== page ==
Urgent and Helpline Resources
I don’t endorse the following services but offer them here as potential resources in case you may need urgent assistance. You’ll see below this section resources I offer as recommendations.
Samaritans by phone on 116 123. The call is confidential and they’re available 24/7. OR email them at email@example.com if writing is easier for you than talking. They aim to respond to emails within 24 hours.
CALM (for men although their website indicates they support anyone) by phone 0800 585858 every day from 5pm-midnight, webchat every day from 5pm-midnight. They have a comprehensive drop-down menu for finding support regarding specific issues.
You can contact your GP for an emergency appointment.
If you are in danger or need immediate assistance because your life is at risk, call 999 or go directly to A&E.
If you need support and don’t know what to do or where to go, you can call 111 during out of hours and they can help signpost you to appropriate services.
Resources I Recommend
What speaks to each of us is highly personal. I offer the following recommendations in the spirit of sharing with you that which has offered me relief, insight, or a sense of connection. The book synopses are not my own, they’re the publisher’s.
If you struggle with disturbed sleep or bad dreams, I highly recommend Dr Justin Havens’ Dream Completion Technique. His video on this technique is short and easy to understand, highlighting how to use this simple but powerful self-help tool.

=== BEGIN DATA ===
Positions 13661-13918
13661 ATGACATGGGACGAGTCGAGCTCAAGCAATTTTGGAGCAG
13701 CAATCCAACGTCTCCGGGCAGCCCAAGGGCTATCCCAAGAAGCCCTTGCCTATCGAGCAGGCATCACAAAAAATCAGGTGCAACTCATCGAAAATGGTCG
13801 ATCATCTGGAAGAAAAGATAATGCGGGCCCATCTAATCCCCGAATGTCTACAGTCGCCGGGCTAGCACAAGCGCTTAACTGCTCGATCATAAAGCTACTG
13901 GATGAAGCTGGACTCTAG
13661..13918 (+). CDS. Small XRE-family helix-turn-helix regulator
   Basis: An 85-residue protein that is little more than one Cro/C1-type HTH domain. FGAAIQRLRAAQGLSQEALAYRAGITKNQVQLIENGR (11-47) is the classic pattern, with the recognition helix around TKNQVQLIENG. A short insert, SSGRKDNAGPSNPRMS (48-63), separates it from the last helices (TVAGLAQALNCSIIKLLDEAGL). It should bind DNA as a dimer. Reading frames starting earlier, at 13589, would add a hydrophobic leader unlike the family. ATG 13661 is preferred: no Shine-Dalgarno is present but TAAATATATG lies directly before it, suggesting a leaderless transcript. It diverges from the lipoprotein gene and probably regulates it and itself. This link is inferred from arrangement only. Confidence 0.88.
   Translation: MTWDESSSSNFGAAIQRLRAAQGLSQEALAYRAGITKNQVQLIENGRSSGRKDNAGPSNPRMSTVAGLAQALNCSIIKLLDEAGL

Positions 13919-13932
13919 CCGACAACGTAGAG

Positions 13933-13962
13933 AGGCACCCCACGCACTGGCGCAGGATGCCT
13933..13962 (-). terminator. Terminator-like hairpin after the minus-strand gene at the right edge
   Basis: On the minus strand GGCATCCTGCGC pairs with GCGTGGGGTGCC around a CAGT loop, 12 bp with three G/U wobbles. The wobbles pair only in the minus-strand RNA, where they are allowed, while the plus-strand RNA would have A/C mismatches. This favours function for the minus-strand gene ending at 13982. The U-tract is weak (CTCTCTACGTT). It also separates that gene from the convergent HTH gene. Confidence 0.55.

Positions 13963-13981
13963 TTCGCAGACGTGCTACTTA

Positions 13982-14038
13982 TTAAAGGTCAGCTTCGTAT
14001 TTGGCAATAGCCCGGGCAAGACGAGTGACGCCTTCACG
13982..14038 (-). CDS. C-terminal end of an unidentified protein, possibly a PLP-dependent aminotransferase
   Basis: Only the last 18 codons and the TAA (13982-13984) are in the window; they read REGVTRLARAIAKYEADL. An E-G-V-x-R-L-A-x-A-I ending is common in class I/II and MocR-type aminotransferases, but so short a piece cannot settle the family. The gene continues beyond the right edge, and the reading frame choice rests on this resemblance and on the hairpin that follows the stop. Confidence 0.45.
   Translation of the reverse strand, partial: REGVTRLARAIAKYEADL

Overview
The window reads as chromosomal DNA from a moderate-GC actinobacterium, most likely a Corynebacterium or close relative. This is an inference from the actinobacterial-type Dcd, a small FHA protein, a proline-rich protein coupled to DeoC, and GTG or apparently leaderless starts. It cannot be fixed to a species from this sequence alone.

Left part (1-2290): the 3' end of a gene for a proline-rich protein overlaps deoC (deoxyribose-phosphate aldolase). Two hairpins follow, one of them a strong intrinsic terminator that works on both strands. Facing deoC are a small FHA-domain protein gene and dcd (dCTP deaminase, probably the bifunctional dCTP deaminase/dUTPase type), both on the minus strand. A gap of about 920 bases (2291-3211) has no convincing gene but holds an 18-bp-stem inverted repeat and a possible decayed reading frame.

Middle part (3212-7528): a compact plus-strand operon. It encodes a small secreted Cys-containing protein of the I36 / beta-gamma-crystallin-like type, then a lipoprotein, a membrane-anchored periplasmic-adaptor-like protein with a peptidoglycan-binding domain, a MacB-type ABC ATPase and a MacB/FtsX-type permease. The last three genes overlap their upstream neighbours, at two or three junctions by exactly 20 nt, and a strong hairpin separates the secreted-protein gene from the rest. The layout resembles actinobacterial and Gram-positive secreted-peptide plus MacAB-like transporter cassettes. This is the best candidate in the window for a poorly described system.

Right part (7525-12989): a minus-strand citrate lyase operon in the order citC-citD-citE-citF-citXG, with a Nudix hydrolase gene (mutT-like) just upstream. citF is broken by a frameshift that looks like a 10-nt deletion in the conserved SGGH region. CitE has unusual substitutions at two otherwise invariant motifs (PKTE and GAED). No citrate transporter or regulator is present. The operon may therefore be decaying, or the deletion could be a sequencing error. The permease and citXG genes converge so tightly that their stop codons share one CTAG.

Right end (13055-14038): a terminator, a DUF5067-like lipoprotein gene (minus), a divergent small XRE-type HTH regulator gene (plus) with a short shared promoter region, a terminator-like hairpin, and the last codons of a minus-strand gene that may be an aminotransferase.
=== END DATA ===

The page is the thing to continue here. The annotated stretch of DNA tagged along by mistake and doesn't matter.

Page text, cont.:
When Things Fall Apart: Heart Advice for Difficult Times by Pema Chödrön. Synopsis: How can we live our lives when everything seems to fall apart–when we are continually overcome by fear, anxiety, and pain? The answer, Pema Chödrön suggests, might be just the opposite of what you expect. Here, in her most beloved and acclaimed work, Pema shows that moving toward painful situations and becoming intimate with them can open up our hearts in ways we never before imagined. Drawing from traditional Buddhist wisdom, she offers life-changing tools for transforming suffering and negative patterns into habitual ease and boundless joy.
A Grief Observed by C.S. Lewis. Synopsis: A Grief Observed comprises the reflections of the great scholar and Christian on the death of his wife after only a few short years of marriage. Painfully honest in its dissection of his thoughts and feelings, this is a book that details his paralysing grief, bewilderment and sense of loss in simple and moving prose. Invaluable as an insight into the grieving process just as much as it is as an exploration of religious doubt, A Grief Observed will continue to offer its consoling insights to a huge range of readers, as it has for over fifty years.
Love’s Executioner and Other Tales of Psychotherapy by Irvin D. Yalom. Synopsis: Why was Saul tormented by three unopened letters from Stockholm? What made Thelma spend her whole life raking over a long-past love affair? How did Carlos’s macho fantasies help him deal with terminal cancer? In this engrossing book, Irvin Yalom gives detailed and deeply affecting accounts of his work with these and seven other patients. Deep down, all of them were suffering from the basic human anxieties – isolation, fear of death or freedom, a sense of the meaninglessness of life – that none of us can escape completely. And yet, as the case histories make touchingly clear, it is only by facing such anxieties head on that we can hope to come to terms with them and develop.
The Body Keeps the Score: Mind, Brain and Body in the Transformation of Trauma by Bessel van der Kolk. Synopsis: The effects of trauma can be devastating for sufferers, their families and future generations. Here one of the world’s experts on traumatic stress offers a bold new paradigm for treatment, moving away from standard talking and drug therapies and towards an alternative approach that heals mind, brain and body.